October 29, 1883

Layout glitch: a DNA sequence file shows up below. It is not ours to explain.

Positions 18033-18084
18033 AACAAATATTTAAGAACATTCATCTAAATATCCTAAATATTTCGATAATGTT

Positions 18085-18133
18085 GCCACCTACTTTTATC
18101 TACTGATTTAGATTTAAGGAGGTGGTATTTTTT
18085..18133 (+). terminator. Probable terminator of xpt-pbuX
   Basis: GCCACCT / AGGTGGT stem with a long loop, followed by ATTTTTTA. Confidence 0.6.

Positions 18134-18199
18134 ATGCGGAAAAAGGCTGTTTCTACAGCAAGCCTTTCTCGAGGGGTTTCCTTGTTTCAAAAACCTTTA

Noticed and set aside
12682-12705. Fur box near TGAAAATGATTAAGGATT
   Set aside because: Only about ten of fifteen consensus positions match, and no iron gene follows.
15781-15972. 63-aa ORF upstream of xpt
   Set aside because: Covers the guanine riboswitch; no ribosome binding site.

Major Minor Meriwether and wife and two sons, M. L. and Avery, [crossed out and "Rivers" penciled in]have decided to remove to St. Louis, and make that city their permanent home. This is not a suddenly formed resolution, but has been talked about for many months. The many friends of the family will regret to give them up. Major Minor Meriwether has been a leading and useful citizen here for nearly thirty years. He and his wife have reared their children here, and been identifies with many of the progressive movements which have added to the character and prosperity of Memphis. They have ever been a part of the solid old society of this city, and always enjoyed the confidence and highest respect of the best classes. We regret that they are going away; they will be missed and their places will not be filled. Let us hope they will find health, length of days, congenial occupation and many friends in the city they have long since selected as their future home. As for the young men, they have nothing but good wishes and bright prospects. They are highly endowed by nature mentally and physically, and are full of energy and moral courage. Mr. Lee Meriwether, who abandoned journalism just in the hour of success on account of his brother's death, will probably study law. Both these young men are well equipped for the battle of life and bid fair to succeed in whatever they may undertake.